RE: Use of "You"

Subject: RE: Use of "You"
From: "Kathi Jan Knill" <Kathi -dot- Knill -at- template -dot- com>
To: "TECHWR-L" <techwr-l -at- lists -dot- raycomm -dot- com>
Date: Mon, 29 Nov 1999 14:34:55 -0500


Hello Joanne,

So far I think those who have responded to your inquiry have given you very
good information. But, as you will see often in your life/career, every
writer has an opinion -- thus, I share mine.

When I was in college (and I too went to Northeastern, but that was eons
ago) I spent some time trying to figure out why people went to college. I
discovered that it is not so much the details of a subject that they are
taught (i.e., accounting, engineering, writing, etc.) that is important for
students to learn, but the ability to think about a subject that was most
important. I also learned that if you recognize early on that since you pay
for the education you are getting, you have a right to question that which
is being taught. There were some tw list members who thought that if you
went against what your prof. said that it would mean a lower grade. While
that may be true with some very narrow minded profs. (and I hope NU did not
pick up any since I was there), it is generally not the case with most. A
professor understands that while he is responsible for disseminating
information that he believes to be correct, a student may come up with
questions about the information or the accuracy of it. I've known many
professors in my life and don't know of any that would penalize a student
for doing outside thinking.

So, having said that, I suggest that you continue to do your research into
the pros and cons of using "you" in doc. and then discuss your findings with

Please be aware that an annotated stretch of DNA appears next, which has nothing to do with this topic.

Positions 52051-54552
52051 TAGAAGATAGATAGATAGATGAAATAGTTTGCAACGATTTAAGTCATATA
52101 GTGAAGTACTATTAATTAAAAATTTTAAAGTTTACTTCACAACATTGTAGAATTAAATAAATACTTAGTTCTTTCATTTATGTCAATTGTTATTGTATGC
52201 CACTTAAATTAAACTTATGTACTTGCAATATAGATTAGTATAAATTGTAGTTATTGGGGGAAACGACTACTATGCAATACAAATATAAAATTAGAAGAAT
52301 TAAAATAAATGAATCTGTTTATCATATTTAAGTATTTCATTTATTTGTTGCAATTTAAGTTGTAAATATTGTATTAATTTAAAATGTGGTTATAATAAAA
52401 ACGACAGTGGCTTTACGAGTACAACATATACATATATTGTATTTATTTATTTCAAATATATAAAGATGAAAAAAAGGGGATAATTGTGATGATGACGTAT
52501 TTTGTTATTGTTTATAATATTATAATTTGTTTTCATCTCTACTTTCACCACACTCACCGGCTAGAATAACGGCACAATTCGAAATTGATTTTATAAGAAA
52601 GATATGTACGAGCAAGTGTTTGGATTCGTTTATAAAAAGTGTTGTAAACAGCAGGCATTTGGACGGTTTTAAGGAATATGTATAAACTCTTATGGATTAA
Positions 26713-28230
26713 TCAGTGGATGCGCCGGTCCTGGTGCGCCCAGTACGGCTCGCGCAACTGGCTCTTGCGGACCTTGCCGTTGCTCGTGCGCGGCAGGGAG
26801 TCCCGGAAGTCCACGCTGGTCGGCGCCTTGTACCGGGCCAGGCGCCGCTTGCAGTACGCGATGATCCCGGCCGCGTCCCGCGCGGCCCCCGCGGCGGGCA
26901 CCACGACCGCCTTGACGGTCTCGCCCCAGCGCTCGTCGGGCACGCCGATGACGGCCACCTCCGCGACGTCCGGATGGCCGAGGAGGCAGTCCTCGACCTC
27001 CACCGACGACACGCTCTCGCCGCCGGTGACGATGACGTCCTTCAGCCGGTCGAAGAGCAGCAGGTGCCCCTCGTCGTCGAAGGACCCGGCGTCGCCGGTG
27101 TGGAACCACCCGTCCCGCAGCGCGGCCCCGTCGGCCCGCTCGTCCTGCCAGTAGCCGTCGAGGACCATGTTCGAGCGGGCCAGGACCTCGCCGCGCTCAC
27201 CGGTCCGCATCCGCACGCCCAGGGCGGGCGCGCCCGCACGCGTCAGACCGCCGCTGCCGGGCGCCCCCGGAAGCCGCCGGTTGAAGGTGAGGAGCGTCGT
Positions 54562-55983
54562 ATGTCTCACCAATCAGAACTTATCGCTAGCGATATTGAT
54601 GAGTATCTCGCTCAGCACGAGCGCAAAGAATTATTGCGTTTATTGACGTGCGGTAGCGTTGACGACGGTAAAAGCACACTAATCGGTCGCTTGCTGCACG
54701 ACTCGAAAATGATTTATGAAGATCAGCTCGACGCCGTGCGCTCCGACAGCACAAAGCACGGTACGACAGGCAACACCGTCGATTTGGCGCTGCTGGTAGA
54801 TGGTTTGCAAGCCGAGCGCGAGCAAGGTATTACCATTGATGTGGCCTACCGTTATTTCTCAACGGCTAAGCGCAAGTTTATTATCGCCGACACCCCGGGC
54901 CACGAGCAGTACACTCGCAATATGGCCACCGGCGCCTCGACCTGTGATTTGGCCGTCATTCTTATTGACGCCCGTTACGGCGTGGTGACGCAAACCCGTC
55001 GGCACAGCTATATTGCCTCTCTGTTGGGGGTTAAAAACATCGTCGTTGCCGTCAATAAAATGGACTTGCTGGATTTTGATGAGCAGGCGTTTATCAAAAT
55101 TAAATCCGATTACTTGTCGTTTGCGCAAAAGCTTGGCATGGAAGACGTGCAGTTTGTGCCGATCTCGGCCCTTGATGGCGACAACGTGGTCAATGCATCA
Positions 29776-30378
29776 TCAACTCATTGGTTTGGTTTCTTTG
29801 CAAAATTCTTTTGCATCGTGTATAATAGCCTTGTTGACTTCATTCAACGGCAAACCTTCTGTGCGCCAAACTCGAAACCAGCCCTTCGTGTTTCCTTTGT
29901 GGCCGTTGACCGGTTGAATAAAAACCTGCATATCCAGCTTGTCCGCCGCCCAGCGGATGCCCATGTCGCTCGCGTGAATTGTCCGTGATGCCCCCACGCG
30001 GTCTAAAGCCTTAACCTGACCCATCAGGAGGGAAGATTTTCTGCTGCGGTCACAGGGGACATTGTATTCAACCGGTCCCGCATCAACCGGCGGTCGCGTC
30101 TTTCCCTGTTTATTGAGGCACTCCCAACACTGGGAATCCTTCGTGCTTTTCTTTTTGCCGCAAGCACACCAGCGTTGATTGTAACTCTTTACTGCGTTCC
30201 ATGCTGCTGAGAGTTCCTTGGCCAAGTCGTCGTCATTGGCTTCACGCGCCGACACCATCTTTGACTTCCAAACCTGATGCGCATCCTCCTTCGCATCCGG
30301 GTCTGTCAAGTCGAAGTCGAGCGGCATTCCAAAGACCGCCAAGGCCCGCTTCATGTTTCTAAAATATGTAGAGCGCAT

your prof. I don't suggest that you attack your prof. or his knowledge
(especially not in front of an entire class). I do suggest that you make an
appt. to discuss this with him during office hours. I don't know the prof.
or his demeanor so I hesitate to say bring up the subject in class but in a
non-confrontational manner. However, you can also make that choice. You
would know best about that.

I have found during my years as a t.w. that sometimes you have to "do it the
way the manager/dept. says" and at other times you can "buck the
convention." It usually depends on the manager, in the same way that your
choice of what to do depends on your prof. Some managers are very closed
minded, where others are open to new or different ways of doing things. It
is something we just have to determine with time. Therefore, whatever you
choose to do in this situation of yours, remember it. Remember advice you've
been given. Remember what worked, what did not work, and why. Then, when you
are in the workforce and are faced with a similar problem, you will be armed
with knowledge on how to think through the situation and make the correct
choices.

Just mho,
Kathi Jan Knill
Sr. Technical Writer
Template Software
Kathi -dot- Knill -at- Template -dot- com
"A day without sunshine is like, night."






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